Big Sur Bike Tour – Part II

Day Two – Layover in Monterey

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The Monterey Hostel is welcoming and warm, clean and comfortable, and like most youth hostels full of interesting people. I lodged in the women’s bunk room and found it easy to catch a full night’s sleep; a wonderful contrast to my previous night on the Amtrak Coast Starlight. Rising early, I retrieved my bike from its secure locker and headed out for the day.

After a big breakfast I pedaled past Cannery Row to Lover’s Point. This spot is scenic even on its worst day, and today was not that day. Bright sun, blue water, big surf, and Humpback whales all made for premium ocean viewing. Through my binoculars I watched a pod of whales in the bay and was relieved to see them crossing the bay without the tailing whale-watching boats that one sees hounding the orcas in the Puget Sound.

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Jellyffish: some of the amazing marine life at the Monterey Bay Aquarium.

Next stop, Monterey Bay Aquarium where I spent several hours touring the exhibits and learning more about marine life. After reaching my capacity for absorbing information and being indoors on such a glorious day I took leave of the aquarium and returned to Lover’s Point. To my great fortune, the whales were back.  Not only were they still in the bay, but they were just off the point ( about 1/4 mile) feeding and they remained there for over an hour. I watched as they dove, rolled, periscoped, and generally did whale things. From the rocky shore, I enjoyed the show, soaked up the afternoon sun, and made the acquaintance of one of the locals – see that gull pictured below…


One of the locals at Lover’s Point

My plan for a layover paid off with a rewards of a relaxing, educational, and inspiring day. Now it was time to buckle down and prepare the coming days of cycling through Big Sur.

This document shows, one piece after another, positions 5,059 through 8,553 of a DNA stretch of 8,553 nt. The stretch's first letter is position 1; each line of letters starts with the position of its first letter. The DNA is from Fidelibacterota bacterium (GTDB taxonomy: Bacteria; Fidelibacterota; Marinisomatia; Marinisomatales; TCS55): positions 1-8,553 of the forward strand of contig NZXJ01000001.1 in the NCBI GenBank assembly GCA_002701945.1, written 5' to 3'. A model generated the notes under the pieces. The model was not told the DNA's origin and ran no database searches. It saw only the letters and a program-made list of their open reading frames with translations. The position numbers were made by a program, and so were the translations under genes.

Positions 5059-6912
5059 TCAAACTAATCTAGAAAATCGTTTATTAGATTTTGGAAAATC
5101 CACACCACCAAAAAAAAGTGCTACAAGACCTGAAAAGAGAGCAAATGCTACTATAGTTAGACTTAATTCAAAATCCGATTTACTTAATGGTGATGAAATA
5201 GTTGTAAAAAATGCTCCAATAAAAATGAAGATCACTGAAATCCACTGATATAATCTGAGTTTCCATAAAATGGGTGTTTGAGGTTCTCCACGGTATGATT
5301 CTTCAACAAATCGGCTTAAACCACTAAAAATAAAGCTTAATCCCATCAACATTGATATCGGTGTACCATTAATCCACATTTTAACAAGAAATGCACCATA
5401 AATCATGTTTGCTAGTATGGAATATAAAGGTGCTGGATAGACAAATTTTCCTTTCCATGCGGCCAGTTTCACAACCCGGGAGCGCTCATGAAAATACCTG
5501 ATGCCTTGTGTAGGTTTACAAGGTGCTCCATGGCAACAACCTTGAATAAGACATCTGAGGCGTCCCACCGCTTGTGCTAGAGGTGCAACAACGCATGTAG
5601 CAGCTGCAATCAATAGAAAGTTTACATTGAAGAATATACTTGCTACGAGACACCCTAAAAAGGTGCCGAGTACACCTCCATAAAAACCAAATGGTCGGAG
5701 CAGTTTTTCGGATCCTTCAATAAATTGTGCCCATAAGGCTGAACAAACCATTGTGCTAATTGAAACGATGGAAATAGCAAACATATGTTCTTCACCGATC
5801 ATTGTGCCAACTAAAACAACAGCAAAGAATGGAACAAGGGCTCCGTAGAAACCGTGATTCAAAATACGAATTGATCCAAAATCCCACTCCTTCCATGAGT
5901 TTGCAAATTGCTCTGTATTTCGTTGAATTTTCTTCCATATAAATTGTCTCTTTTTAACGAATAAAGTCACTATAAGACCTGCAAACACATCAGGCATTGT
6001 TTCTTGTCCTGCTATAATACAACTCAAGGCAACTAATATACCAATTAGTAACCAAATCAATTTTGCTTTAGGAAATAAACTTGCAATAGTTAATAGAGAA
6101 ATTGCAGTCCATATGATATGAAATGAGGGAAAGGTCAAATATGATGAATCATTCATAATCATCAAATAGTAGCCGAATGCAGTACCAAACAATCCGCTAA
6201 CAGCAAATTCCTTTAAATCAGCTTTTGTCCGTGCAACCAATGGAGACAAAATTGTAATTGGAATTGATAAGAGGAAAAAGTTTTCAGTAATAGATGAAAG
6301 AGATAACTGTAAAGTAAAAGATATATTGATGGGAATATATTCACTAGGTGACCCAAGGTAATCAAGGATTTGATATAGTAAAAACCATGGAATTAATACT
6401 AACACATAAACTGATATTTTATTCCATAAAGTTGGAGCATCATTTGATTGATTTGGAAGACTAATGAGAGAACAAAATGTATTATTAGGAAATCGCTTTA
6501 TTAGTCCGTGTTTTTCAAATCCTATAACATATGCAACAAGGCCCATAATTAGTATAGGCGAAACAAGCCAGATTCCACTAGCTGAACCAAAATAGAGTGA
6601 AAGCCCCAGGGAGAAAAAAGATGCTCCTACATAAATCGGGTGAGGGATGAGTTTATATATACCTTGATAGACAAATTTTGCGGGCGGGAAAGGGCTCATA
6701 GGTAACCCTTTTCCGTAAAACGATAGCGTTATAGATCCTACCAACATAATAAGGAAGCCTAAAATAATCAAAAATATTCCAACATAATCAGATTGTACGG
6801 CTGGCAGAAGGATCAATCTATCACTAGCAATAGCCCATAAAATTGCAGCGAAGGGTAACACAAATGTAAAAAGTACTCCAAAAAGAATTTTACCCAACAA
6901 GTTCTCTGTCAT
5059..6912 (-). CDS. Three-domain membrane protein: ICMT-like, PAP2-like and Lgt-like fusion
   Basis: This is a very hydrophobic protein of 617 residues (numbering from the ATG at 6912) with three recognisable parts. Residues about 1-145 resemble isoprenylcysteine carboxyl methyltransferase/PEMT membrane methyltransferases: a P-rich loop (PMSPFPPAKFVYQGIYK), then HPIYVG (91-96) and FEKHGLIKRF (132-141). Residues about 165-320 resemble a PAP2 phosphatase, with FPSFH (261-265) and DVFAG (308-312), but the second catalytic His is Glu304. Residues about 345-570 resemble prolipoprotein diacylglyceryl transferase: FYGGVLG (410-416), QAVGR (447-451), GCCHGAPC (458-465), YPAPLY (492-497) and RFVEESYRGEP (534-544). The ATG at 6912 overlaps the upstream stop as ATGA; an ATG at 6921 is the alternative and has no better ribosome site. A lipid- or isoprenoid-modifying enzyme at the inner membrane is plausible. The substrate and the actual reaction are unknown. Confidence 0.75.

Day 3 – Off Like a Herd of Turtles

big sur foggy morning

No tourist out yet on this foggy morning.

My plan for this trip was to take it easy and take in the sights. But, I still had to pedal down the road to get to those sites so I set off bright and early into the morning fog. Heading south through Pacific Grove, 17-Mile Drive, and Carmel, before most tourists were awake. I eventually returned to Highway 1.

Heading south from Carmel the road gets narrower and windier and traffic slower and lighter. Here the road cuts between the coast and the Santa Lucia Mountains. This is the Big Sur coast. It is one of my favorite cycle tour routes thanks to its challenging terrain, beautiful scenery, and plentiful camping options. One of my least favorite aspects of the trip though is the bridges. The older ones have no shoulder so are a little unnerving for someone with a fear of heights.

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Bixby Bridge

But, luck was with me this day as the most notorious of those bridges, Bixby Bridge, was easy crossing this trip thanks to some nearby road construction that was stopping traffic and consolidating the flow of vehicles. I just jumped on the tail of the row of cars crossing the bridge and had the whole lane to myself, actually enjoying the view this time across. My luck continued as the afternoon winds picked up. Less than 10 miles from my day’s end destination a flat plain is most welcome to hill-wearied legs. Also welcome was the sight of a flag flying in the wind – confirming that the wind was indeed behind me and aiding my progress.


The wind is blowing my way!

In short order I arrived at Pfieiffer Big Sur State Park and set up my tent next to a cluster of giant redwoods. Another good night’s sleep – guaranteed!


4 thoughts on “Big Sur Bike Tour – Part II

  1. The oldest of my three younger sisters lives in the San Jose area. She’s an avid scuba diver and I’ve heard FANTASTIC things about Monterey, and she shared some breathtaking views above and below water in photos much like these. I talked with other divers a few years ago and they agreed Monterey was awesome.

  2. The scenery looks amazing!
    There is nothing like a nice tail wind to make cycling excellent fun! We enjoyed the effects of the Mistral (tail) wind in the Rhône valley on our recent trip to France – it was awesome!

    • Any serious cyclist certainly has a history with wind – and I’ve experienced legendary head, tail, and cross winds. So, I have a sort of love-hate relationship with big breezes.As tough as they were, the Santa Anas aren’t the worse I’ve had but I’m still glad I have experienced them. I do need to experience some European winds though, the Mistrals do sound like a good candidate.

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